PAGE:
Tracing the cosmic energy of the Surfer, Reed discovers that a series of planets the Surfer visited previously had all been destroyed eight days after and that he has been creating deep artificial craters around the globe for some unknown purpose. Reed determines that the next crater will appear in London, and the team travels there. They arrive too late to stop the crater, and the Thames drains into it. This also damages the London Eye, but the team manage to save it from collapsing (although Johnny almost thwarts their efforts when he unintentionally switches powers with Reed). The Surfer's movements around the globe bring him past Latveria, where the cosmic energy affects Victor Von Doom, freeing him from two years as a bio-metal statue. Doom, able to move again but scarred, traces the Surfer to the Russell Glacier and makes him an offer to join forces. When the Surfer rebuffs him, Doom attacks. The Surfer returns fire, blasting Doom through the ice, though the cosmic energy of the Surfer's blast heals Doom's body instead of killing him.

Doom returns and leverages his experience into a deal with the United States military, who have the Fantastic Four work with Doom reluctantly. Deducing that the Surfer's board is the source of his power, Reed develops a pulse generator that will separate him from it, while Victor works on an unknown remote-like device. In the Black Forest, Susan is confronted by the Surfer, during which he reveals he is merely a servant to the destroyer of worlds and regrets the destruction he causes. The military opens fire on the Surfer, which distracts him and allows the four to fire the pulse, separating the Surfer from his board. The military imprisons the Surfer in Siberia, while they torture him for information. Recalling the Surfer's words and seeing that he protected Susan from the missiles, they decide that they must speak to him behind the military's back. Susan uses her powers to sneak into his cell, where she learns his master is known on his homeworld as Galactus, a cosmic entity which feeds on life-bearing planets to survive. He had to serve Galactus to prevent his world from being destroyed, and that the Surfer's board is a homing beacon leading Galactus to Earth. The reason why he tried to protect Susan is because she reminded him of his loved ones.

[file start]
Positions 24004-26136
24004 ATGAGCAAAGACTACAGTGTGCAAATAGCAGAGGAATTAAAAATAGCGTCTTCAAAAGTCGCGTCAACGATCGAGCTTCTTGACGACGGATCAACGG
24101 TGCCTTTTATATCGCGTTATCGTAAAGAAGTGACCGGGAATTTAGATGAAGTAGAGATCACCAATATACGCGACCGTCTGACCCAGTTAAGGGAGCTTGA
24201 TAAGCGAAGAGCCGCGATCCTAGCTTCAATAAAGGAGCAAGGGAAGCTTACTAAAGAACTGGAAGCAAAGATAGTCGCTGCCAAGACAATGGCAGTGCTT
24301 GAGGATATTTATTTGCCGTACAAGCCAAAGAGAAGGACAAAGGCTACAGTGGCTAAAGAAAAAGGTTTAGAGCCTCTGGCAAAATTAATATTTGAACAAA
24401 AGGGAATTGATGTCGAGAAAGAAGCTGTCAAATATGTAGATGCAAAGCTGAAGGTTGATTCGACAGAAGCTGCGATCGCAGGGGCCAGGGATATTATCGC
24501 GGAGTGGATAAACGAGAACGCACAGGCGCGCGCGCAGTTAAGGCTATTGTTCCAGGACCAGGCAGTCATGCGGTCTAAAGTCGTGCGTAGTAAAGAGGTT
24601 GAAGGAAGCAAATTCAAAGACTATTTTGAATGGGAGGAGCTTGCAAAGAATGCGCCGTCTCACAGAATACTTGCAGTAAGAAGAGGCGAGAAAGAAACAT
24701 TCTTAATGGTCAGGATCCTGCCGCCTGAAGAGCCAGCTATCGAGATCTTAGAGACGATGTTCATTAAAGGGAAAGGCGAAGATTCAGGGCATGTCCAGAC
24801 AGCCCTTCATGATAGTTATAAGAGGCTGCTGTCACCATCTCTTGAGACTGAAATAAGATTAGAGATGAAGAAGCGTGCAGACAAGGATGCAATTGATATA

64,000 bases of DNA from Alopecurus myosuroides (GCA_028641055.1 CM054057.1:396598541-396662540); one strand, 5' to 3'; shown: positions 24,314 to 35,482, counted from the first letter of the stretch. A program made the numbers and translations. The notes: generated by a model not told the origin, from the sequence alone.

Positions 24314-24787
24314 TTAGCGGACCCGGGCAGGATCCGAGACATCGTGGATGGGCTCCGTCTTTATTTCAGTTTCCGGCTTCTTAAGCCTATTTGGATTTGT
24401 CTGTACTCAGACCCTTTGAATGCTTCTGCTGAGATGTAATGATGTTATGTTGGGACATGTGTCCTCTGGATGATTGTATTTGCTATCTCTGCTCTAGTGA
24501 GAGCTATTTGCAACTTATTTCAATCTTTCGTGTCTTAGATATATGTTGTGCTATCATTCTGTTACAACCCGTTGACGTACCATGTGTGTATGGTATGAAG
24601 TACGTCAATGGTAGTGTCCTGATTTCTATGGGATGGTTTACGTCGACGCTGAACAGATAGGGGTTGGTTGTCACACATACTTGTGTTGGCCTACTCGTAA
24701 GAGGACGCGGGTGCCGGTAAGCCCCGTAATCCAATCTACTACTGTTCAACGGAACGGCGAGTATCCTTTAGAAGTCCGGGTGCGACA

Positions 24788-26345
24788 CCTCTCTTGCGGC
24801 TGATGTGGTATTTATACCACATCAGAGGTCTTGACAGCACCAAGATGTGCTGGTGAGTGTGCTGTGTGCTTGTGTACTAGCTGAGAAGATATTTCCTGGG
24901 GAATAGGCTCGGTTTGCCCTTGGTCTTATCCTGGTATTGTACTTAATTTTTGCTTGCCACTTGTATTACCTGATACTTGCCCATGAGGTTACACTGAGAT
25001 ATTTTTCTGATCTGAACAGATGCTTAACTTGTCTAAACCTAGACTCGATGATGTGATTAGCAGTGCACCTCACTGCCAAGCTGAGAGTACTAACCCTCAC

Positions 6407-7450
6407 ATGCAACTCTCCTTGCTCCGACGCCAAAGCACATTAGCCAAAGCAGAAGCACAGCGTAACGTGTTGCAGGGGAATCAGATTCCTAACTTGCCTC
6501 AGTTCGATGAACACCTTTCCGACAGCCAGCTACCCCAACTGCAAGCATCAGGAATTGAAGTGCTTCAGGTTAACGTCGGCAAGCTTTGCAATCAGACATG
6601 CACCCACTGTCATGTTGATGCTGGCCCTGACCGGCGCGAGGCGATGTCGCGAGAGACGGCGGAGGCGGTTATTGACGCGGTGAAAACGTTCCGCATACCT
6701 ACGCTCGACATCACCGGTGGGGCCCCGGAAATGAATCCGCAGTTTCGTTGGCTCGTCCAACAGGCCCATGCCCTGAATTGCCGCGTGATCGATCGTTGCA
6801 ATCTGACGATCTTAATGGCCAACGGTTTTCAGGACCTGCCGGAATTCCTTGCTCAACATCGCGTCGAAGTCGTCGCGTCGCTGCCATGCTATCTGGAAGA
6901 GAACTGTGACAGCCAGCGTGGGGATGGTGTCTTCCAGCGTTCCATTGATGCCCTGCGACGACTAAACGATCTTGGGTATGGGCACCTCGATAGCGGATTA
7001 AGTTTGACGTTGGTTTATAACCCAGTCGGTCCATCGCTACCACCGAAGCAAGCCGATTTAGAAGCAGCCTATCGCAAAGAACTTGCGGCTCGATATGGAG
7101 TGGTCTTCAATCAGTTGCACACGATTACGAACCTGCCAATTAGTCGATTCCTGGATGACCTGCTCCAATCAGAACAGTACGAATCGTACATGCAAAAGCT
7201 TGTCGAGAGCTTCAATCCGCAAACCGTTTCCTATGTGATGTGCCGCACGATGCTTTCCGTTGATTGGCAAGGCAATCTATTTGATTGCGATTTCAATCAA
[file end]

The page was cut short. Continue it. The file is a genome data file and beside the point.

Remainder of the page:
Doom, pursuing the power in the board, steals it from the compound, using the wrist-pad device he created in secret to gain control of the board and its powers. Doom subdues several soldiers, kills General Hager and escapes to China. The Fantastic Four rescue the Surfer, and pursue Doom in the Fantasticar, confronting him in Shanghai. During the showdown, Susan is impaled in the chest protecting the Surfer from a spear from Doom. With the Surfer powerless, Johnny absorbs the combined powers of the entire team in order to battle the cosmic energy-empowered Doom. Johnny succeeds in breaking Doom's device and his control over the Surfer's board, while Ben Grimm uses a nearby crane to knock Doom into the harbor. Galactus has already arrived however, and Susan dies in Reed's arms. The Surfer regains the control of his board, and his power is restored, which he uses to revive Susan and to defend Earth, flying into Galactus with help from Johnny. The conflict results in a massive blast of energy, engulfing Galactus in a cosmic rift, destroying it, and seemingly the Surfer as well. Johnny's second exposure to the Surfer heals him, and he can no longer switch his powers with his teammates.